All twelve pieces were created for the Stuttgart Ballet and have been specially assembled for this evening. (Please note: The Made in Germany progamme for Sadler’s Wells is not the same as the one performed in Stuttgart. The exact works will be announced at a later date).


The company will also present a full length classic by its founder John Cranko, The Taming of the Shrew, based on William Shakespeare’s famous comedy. Set to a delightful score by Domenico Scarlatti, Cranko’s witty and touching masterpiece is full of spectacular dancing and hilarious, fast paced action.



Upon the invitation of Reid Anderson, the Tokyo Ballet will present its signature work The Kabuki at the Opera House in Stuttgart on June 7th and 8th, 2014. Created especially for the Tokyo Ballet by Maurice Béjart, this highly theatrical work tells the gripping story of 47 Samurai who revenge the death of their lord before taking their own lives together.


The traditional “Young Choreographers Evening” organized by the Stuttgart based Noverre Society will take place on July 17th and 18th 2014 in the Play House of the State Theatre Stuttgart. As always, the bulk of the choreographies will be by dancers of the Stuttgart Ballet creating works on their colleagues.


The highly popular “Backstage with the Stuttgart Ballet” Series will take place in February, 2014 and promises insights into dance training, the choreographic and rehearsal process as well as other topics around and about what goes into bringing a ballet onto the stage.


For the 8th year in a row, the Stuttgart Ballet will present “Ballet in the Park” in July 2014, with the live broadcast of a performance from the Opera House stage onto Europe’s largest Video-Screen,placed in the central park of downtown Stuttgart. In 2013, over 7000 people attended the “Ballet in the Park” performance of Demis Volpi’s Krabat. In 2014, the company will dance Giselle.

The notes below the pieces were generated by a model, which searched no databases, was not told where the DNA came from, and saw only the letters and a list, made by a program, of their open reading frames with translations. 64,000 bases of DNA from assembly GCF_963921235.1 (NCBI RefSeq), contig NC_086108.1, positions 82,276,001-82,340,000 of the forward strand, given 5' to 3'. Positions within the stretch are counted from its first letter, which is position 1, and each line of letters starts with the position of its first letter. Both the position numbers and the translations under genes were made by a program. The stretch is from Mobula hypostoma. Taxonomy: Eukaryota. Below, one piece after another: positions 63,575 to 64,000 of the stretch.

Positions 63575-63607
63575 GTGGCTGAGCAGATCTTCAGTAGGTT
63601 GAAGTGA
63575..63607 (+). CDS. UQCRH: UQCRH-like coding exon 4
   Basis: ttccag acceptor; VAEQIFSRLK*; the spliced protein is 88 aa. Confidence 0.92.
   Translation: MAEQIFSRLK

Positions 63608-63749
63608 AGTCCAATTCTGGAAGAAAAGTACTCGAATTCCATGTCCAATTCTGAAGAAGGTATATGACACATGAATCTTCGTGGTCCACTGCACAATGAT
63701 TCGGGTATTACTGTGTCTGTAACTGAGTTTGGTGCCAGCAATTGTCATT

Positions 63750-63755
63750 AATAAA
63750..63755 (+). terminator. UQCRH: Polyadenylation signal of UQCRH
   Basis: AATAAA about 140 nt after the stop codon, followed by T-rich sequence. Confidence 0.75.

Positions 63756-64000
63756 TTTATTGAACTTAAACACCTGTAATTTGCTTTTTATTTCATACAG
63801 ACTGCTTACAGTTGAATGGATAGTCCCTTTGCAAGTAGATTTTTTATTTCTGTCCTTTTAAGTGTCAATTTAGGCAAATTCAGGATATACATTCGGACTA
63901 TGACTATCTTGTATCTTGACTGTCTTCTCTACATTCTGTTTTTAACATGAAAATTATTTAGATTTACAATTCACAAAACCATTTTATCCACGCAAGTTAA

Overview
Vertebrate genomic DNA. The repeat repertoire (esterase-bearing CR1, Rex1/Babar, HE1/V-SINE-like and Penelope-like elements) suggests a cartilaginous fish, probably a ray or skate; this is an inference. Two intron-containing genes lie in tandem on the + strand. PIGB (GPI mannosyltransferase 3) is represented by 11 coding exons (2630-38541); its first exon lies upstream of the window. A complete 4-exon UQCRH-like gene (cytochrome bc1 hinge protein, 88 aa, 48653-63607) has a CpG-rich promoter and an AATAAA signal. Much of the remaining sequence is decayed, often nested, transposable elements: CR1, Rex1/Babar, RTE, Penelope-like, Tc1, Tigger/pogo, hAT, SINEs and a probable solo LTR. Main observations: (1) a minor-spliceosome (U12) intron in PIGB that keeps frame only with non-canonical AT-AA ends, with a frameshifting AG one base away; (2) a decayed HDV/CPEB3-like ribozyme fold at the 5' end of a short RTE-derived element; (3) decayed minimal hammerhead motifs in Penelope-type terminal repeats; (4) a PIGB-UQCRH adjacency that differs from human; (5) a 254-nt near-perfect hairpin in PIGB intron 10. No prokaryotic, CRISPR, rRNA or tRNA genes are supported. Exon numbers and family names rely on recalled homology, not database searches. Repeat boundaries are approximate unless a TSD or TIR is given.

Promotions for the 2013-2014 Season: Elisa Badenes and Daniel Camargo have been promoted to Principal Dancer. Angelina Zuccarini, David Moore and Roman Novitzky have been promoted to Soloist. Ami Morita, Elisabeth Wisenberg, Constantine Allen, Matteo Crockard-Villa and Robert Robinson have been promoted to Demi-Soloist. Joining the corps de ballet are Aiara Iturrioz Rico, JiWoo Kwon, Ruiqi Yang, Alexander McGowan and Pablo von Sternenfels. All five are graduates of the John Cranko School. Alexander Zaitsev, long time Principal Dancer of the Stuttgart Ballet departed the company after a moving final performance in which he danced leading roles in George Balanchine’s The Four Temperaments, Jerome Robbins’ Dances at a Gathering and Glen Tetley’s The Rite of Spring.

Principal Dancer Elisabeth Mason also departed the company to return to her native country, the United States, where she has joined Tulsa Ballet.